In the Studio: Stand-Alone Gallery

I wanted a booth that looked like a gallery for participating in indoor fine craft shows so my pottery could be displayed in a setting that would easily let people envision it in their homes. I asked my partner, Elijah Ferguson, to build a booth that would complement my pots (integrating a rustic and contemporary aesthetic), could be broken down and transported, would be sturdy enough to hold ample pots, and would look like a stand-alone gallery. It needed to be the standard show size (10×10 feet) and adaptable to different space configurations, like having a corner on either side. Elijah, along with our friend and fellow master carpenter Matty Semkowich, built a booth that exceeded all the above expectations. The project took about a week, including planning, buying materials, and construction. The cost of materials was roughly $1000.

Melissa Weiss’ stand-alone gallery, assembled.

Shelves in the stand-alone gallery stocked with pots.

Booth Construction

The booth consists of five 4×4-inch posts, seven 2-foot-wide panels in 10-foot lengths, and two 2-foot-wide panels measuring 8 feet long. The panels are stacked to form the walls (the two shorter panels allow for a doorway along the back wall that leads to a hidden storage area) (1). The panels are framed on 2-foot centers using sawed-down 2×4s. Each panel is faced with cedar fence pickets. At the end of each panel, there are bolts epoxied into place that mount through offset holes on each side of the 4×4-inch posts and are secured with wing nuts (2).

The two side walls can be constructed separately and then bolted together with the back wall. To make adjustable feet, the bottom of each post is drilled with a large drill bit to 1 foot deep. This allows for a ¾-inch nut welded to a plate to be recessed and mounted into the bottom of the post. Next, 1-foot sections of all-thread rod with a plate welded to one end are screwed into the bottoms of the posts to act as feet. The all-thread rod can be turned in or out after set up to level on uneven ground (3).

1 Elijah and Matty work to attach the wall panels to the 4×4-inch posts.

2 Detail of the wing nuts used to secure the 4×4-inch posts to the panels.

3 Feet made of all-thread rods and plates are used to level the booth after set up.

4 Detail of a French cleat used to secure the box shelving to the wall panels.

On the interior of the panels, a French cleat positioned on each wall accommodates the box shelving (4). Two of the upper panels of the side walls have a removable 18-inch×3-foot grid consisting of 21 cubbies that are 6×6 inches each. There are window openings in the top panels of the side walls where the grid is fitted in. Two carriage bolts inserted into pre-drilled holes hold the grid in place after assembly. The grids can be taken out and put back in and provide a view of the pots from the exterior if the booth is set up on a corner. The grids and cubbies are made with plywood that is glued and nailed together, and then faced with oak. There are also two small shelves made with Eastern red cedar. The boxes are finished with wipe-on polyurethane. I chose a light wood and no stain to keep a bright and clean aesthetic.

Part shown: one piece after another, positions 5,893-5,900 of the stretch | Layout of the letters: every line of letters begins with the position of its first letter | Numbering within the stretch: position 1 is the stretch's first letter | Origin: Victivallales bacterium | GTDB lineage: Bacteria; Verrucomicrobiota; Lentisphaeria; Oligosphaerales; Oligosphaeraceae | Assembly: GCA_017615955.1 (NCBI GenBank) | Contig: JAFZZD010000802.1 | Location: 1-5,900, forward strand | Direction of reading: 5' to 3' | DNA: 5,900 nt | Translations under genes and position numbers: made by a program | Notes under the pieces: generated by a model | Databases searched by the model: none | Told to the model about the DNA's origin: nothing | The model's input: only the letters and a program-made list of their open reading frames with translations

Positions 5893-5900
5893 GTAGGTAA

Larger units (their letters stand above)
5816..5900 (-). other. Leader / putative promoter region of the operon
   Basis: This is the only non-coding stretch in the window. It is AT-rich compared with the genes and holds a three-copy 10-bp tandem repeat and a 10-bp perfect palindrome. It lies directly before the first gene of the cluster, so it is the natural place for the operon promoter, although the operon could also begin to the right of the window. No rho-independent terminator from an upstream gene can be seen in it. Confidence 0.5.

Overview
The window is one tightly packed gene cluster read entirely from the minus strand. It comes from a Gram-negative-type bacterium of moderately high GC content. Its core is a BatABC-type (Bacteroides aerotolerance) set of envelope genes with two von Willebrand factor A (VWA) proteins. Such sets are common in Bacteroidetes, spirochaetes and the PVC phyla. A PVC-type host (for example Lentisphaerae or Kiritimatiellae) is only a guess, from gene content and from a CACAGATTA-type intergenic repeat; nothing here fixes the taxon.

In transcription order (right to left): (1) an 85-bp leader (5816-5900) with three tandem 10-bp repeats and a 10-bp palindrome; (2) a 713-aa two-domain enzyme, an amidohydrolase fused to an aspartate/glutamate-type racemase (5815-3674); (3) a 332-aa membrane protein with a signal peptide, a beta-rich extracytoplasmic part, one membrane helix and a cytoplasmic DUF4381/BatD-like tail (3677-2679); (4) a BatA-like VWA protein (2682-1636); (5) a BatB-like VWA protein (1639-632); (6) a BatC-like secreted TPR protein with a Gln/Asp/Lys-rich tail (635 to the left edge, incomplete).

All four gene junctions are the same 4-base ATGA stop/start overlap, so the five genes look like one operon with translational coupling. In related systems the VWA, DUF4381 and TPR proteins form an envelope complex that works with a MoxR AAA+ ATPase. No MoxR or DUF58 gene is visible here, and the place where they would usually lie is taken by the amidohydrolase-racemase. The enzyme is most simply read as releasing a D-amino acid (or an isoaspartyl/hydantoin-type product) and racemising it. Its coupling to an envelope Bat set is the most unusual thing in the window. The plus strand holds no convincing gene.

Across the front of the booth, ½-inch-diameter black iron pipe with flange mounts secures the front posts (5), acts as a racking stabilizer, and is used to mount lighting. Two of the box shelves are mounted at counter height and are attached together at the corner to provide further stabilization of the structure. The outside corner wall can also hold plates on hangers. 

5 A black iron pipe stabilizes the front posts, and is used for mounting lights.

6 Cubbies meet and attach to each other for strength and accommodate a lot of work.

The stand-out features of the booth are that it transports the viewer out of a craft-show, convention-center setting and into a beautiful gallery. The booth can accommodate a large volume of work displayed as if on a table, on shelving, on the wall, and stacked in cabinets (6). It’s easy to imagine the pots in one’s home, displayed or neatly put away.

However, this booth requires the strength of multiple people for set up and break down. It’s heavy and takes up a lot of room, requiring a large vehicle for transportation (we have a small school bus that we take to shows). It takes about two hours to completely set up. The booth is worth it if it’s a long show with a long time allotted for set up, as it gives the pottery the setting it deserves and draws in viewers who appreciate the extra effort.

Originally from New York, Melissa Weiss received her BFA in photography in 2000 from the School of Visual Arts in Manhattan. Melissa currently resides in Asheville, North Carolina, where she runs SouthSide Studios near the Swannanoa River. She is a full-time studio potter and mom. Melissa has attended John C. Campbell Folk School, Penland School of Crafts, and Arrowmont School of Arts and Crafts as a studio assistant, a work study, and a teacher for wood-fire workshops.

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